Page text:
- The U.S. and China agreed to a trade ceasefire, but tensions remain elevated.
- Stock prices have been more volatile since fourth quarter 2018 began.
- Market sentiment is decidedly more negative, and “caution” is the prevailing sentiment.
- Global growth is likely to slow in 2019, but remain positive.
- Tariffs and a potential Fed policy “mistake” are the two largest threats to the U.S. economy.
- Investors should emphasize high-quality investments in their portfolios.
Data Source: FactSet
The markets downshift into year-end
Markets have remained turbulent in recent weeks despite some apparent easing of concerns over the pace of Federal Reserve (Fed) interest rate hikes. The ongoing trade dispute between the U.S. and China, however, has seen mixed results and thus continues to act as an overhang on investor sentiment.
Following the G20 summit in Argentina earlier this month, the U.S. and China agreed to a 90-day trade ceasefire. The temporary cooling-off period is designed to allow both sides more time for negotiations as they strive to reach a formal and lasting trade agreement. However, the devil is still in the details. Importantly, the U.S. is looking for substantial changes in Chinese economic policies, particularly on how Beijing treats U.S. businesses and how it competes globally. Changing how China respects and views intellectual property and technology are key items the U.S. is looking to influence through trade discussions. Such policies could prove very difficult to change over such a short window. As such, investors appear to view the trade ceasefire with a degree of skepticism.
Additionally, the threat of slower growth, prompted by rising interest rates, may have been reduced over recent weeks. Comments from the Federal Reserve provided indications that it may be able to limit interest rate hikes going forward, a pronouncement that was favorably viewed by the markets. This could give the market and economy some much-needed breathing room heading into the new year.
Investor sentiment shifts
We expected the Fed’s interest rate stance and the temporary calming of trade tensions to have a positive influence on stock prices. Based on recent performance, however, investors are clearly heading into 2019 with a cautious attitude.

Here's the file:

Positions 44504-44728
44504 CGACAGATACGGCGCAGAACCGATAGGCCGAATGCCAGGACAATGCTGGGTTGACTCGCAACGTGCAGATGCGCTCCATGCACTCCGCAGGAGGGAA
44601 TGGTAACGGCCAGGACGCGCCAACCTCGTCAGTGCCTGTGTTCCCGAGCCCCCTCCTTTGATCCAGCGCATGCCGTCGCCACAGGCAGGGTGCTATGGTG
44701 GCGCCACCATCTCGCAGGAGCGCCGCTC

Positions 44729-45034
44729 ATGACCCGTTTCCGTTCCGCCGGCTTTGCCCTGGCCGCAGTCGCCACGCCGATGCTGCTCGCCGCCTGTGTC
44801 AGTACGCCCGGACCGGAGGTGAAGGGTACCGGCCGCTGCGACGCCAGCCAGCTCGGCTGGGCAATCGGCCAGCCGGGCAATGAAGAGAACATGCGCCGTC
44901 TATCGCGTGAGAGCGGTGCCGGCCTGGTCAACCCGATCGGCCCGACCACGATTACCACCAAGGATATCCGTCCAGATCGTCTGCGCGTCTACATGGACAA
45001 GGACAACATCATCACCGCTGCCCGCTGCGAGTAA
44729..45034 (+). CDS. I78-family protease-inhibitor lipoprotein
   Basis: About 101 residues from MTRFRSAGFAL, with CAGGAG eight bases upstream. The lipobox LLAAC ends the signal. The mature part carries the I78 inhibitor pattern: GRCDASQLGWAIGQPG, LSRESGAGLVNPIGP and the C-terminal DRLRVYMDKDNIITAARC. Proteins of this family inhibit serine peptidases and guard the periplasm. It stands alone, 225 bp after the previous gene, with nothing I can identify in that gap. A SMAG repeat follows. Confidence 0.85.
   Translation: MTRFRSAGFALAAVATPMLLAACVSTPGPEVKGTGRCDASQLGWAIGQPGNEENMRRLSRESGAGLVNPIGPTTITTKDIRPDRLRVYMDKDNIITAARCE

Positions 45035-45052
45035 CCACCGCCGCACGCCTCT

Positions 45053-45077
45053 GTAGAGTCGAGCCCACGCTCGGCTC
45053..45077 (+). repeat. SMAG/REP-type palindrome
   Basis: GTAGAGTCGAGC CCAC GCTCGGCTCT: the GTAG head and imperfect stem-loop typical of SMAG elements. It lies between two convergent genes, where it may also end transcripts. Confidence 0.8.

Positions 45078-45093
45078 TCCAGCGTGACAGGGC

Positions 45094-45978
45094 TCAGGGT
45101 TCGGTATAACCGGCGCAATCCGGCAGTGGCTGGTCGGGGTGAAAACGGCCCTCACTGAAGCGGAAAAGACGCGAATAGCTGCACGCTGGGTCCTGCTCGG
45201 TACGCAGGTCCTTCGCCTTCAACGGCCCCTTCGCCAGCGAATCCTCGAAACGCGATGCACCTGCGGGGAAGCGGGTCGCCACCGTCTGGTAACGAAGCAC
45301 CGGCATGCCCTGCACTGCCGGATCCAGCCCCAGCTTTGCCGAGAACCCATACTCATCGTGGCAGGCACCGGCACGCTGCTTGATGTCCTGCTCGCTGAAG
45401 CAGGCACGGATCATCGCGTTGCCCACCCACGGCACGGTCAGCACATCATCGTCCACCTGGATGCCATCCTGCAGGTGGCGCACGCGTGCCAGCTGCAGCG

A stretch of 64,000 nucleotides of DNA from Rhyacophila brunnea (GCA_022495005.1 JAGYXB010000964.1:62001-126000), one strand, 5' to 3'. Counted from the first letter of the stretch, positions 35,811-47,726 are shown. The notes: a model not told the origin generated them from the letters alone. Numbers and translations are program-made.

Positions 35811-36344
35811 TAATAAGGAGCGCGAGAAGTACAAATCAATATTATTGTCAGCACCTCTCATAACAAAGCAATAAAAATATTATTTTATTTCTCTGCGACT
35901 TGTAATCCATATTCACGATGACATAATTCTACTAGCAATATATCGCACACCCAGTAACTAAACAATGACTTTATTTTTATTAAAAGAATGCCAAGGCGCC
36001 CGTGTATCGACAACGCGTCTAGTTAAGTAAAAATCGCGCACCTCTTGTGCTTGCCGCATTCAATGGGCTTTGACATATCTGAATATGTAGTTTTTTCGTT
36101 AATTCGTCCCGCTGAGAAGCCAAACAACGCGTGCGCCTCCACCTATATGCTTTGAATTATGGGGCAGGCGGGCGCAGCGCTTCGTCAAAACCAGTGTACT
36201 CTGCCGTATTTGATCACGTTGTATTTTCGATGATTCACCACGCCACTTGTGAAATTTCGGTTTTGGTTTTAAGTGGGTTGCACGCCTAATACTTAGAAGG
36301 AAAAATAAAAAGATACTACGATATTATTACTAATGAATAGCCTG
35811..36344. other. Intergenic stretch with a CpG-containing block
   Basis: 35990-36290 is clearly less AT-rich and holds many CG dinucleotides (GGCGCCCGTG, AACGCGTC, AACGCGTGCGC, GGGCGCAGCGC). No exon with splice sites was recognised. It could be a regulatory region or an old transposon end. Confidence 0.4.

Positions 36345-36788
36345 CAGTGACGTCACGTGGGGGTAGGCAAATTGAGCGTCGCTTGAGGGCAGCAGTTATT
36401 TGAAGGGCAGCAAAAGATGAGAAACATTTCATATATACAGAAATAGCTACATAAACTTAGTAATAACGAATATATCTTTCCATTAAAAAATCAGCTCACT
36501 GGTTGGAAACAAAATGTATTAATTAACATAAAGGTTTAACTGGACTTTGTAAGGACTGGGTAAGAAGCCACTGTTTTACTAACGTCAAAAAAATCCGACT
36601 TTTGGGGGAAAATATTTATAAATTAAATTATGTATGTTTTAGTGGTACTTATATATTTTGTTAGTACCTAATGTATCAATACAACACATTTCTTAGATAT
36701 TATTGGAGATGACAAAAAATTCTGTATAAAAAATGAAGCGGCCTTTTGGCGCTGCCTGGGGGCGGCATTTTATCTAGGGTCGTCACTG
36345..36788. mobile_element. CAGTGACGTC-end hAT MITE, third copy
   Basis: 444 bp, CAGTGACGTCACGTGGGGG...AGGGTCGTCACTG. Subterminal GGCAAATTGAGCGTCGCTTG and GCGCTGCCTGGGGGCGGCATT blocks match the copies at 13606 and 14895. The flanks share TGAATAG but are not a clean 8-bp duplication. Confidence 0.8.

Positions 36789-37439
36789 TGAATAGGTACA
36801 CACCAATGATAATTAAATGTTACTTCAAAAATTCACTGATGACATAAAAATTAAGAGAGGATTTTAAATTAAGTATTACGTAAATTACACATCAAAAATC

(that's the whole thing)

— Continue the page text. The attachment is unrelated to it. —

Since selling pressure began in October, the S&P 500 Index® has failed to stay above a price level of 2800 (the Index ended November at 2760). Also, the S&P 500 has moved above its longer-term trading average three times since October only to fall back below the key trend line. For investors, these technical signals indicate potential market weakness. Recent catalysts on trade and interest rates have done little to shake investors from their “sell first, ask questions later” approach, which has dominated market direction since the fourth quarter began.
With the year coming to a close, investors find themselves in a far different environment compared to how the year started. Optimism about accelerating growth across the globe, lower U.S. taxes, and a business-friendly environment that were prevalent early in 2018 have given way to fears that tariffs and higher interest rates could eventually stall growth, potentially leading to a recession. While we do not believe a recession is in the cards for 2019, the truth in these opposing views could fall somewhere in the middle.
A time to focus on quality
Despite our expectations for a downshift in global growth next year, U.S. fundamental conditions remain positive. We expect S&P 500 earnings growth to slow, but profits could still grow by as much as 5% to 8%. Such earnings growth would be in line with longer-term averages for large-cap U.S. stocks. Conversely, with stock prices now trading at attractive valuations compared to historical averages, we believe recent price weakness offers a better entry point for longer-term investors willing to stomach the near-term uncertainty.
Nevertheless, the investment environment next year could prove very challenging and volatile. Investors should use the recent weakness in markets as an opportunity to strengthen their exposure to higher quality investments. For equities, we believe that includes increasing exposure to companies with predictable earnings streams, strong balance sheets, and competitive advantages. For fixed income, that means increasing portfolio exposure to higher-quality debt instruments and resisting the desire to stretch for yield in below investment-grade debt at this point in the cycle.
Data source: Morningstar Direct
As of December 13, 2018